What we need is a fundamental change in society. One swallow does not a summer make. We need a change in the whole social climate and atmosphere.

Mujeeb Rahman

Ahmadiyya Muslim


Shann Avenue,


SIR - Most of the nation's newspapers notified us recently of the death of Anne Grigg Booth, the former nurse who was charged with criminal acts in relation to her patients. Some of them were quick to speculate openly about her guilt, and even to suggest further crimes.

Since then we have heard another interpretation of events. Her solicitor, far from shrinking from the case, has presented what would have been the essence of her defence. Expert opinion has already contradicted the "open and shut" case presented to us previously.

She died alone and in poor health, at a young age. Each of us who knew her must come to terms, in our own way, with the separation that we maintained from her. It would be possible for her death to pass without much comment in her favour. I have no particular wish to do so, except to say that there are a number of issues that merit comment in the interests of fairness and propriety.

Firstly it seems a matter of some urgency that the public should be informed about how such alleged abuses of trust and position can happen within a Health Trust. How can such behaviour go unnoticed? Whatever did happen, we have heard no explanation from her employers. A charitable view is that they have kept any comment to themselves for fear of prejudicing her trial, except that they had already stopped her salary prior to a trial. We must hope that the forthcoming Health Service investigations will be thorough and robust.

Then there is the inordinate length of time that the criminal charges have taken to be dealt with by the legal establishment. So long, in fact, that the accused person has not survived the process. Ms Grigg Booth was, I believe, suspended from her duties in February 2003. Her trial was eventually set for April 2006. Innocent, unless proved otherwise, it is impossible to imagine the anguish that a person must feel during such an unseemly wait. This was simply cruel and has not served justice in any way.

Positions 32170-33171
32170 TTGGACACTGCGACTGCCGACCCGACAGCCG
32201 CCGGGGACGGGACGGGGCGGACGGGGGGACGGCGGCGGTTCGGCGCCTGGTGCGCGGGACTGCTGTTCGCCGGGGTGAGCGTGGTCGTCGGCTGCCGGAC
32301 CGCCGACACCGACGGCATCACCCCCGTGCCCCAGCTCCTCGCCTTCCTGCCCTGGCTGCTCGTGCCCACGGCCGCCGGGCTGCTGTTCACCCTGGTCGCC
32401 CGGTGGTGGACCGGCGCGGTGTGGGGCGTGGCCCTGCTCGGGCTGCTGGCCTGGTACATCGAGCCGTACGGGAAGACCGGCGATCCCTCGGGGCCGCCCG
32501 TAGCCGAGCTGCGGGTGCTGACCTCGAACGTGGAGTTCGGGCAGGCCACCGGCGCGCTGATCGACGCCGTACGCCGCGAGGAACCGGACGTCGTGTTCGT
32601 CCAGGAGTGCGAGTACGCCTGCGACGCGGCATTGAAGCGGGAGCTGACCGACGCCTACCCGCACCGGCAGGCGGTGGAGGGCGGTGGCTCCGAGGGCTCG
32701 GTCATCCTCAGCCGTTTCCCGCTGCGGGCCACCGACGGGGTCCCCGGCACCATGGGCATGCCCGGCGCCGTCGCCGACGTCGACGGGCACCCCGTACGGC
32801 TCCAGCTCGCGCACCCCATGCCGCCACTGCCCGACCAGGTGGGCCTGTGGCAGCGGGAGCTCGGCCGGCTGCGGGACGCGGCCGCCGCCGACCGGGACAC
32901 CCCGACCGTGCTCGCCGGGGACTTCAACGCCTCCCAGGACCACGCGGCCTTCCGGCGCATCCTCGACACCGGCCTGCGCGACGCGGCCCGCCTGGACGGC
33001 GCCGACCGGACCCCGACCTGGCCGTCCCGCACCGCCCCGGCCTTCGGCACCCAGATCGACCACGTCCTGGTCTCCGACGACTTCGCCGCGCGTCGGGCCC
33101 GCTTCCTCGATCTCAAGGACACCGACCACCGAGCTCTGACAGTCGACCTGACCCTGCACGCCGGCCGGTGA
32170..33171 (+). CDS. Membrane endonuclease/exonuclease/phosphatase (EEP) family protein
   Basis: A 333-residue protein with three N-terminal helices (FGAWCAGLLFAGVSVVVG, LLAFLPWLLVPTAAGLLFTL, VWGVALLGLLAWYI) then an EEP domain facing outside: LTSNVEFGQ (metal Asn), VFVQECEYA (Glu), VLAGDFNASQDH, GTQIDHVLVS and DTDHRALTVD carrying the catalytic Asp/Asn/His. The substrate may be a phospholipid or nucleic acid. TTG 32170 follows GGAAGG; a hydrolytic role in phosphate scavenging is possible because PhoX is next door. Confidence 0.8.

Such a long period for legal proceedings would assume a process of careful fact finding and consideration of what might be considered by some as delicate issues. It is surprising, therefore, that the police detective in charge of the investigation feels so confident in his public and unequivocal judgement of the accused person. His forthright condemnation is quite outside the scope of his duties.

Given her circumstances, and apparent poor health, it is also hard to understand how she so comprehensively evaded meaningful assistance from the Health Service herself. If she were guilty of the crimes as charged, would her mental health not be in question? If innocent, how could she be allowed to fall into such isolation and poor health? Where was the professional support that should have been offered to a person in need?

Finally there are newspapers and commentators, as well as the police, who have been unequivocal in their condemnation of her. We all regret that the Court has not had an opportunity to do its duty in considering the issues. It's shameful and tasteless in the extreme for journalists and editors to form such judgements, fuelling further fears and failing to recognise that there are real live people behind their favoured version of events.


Skipton Road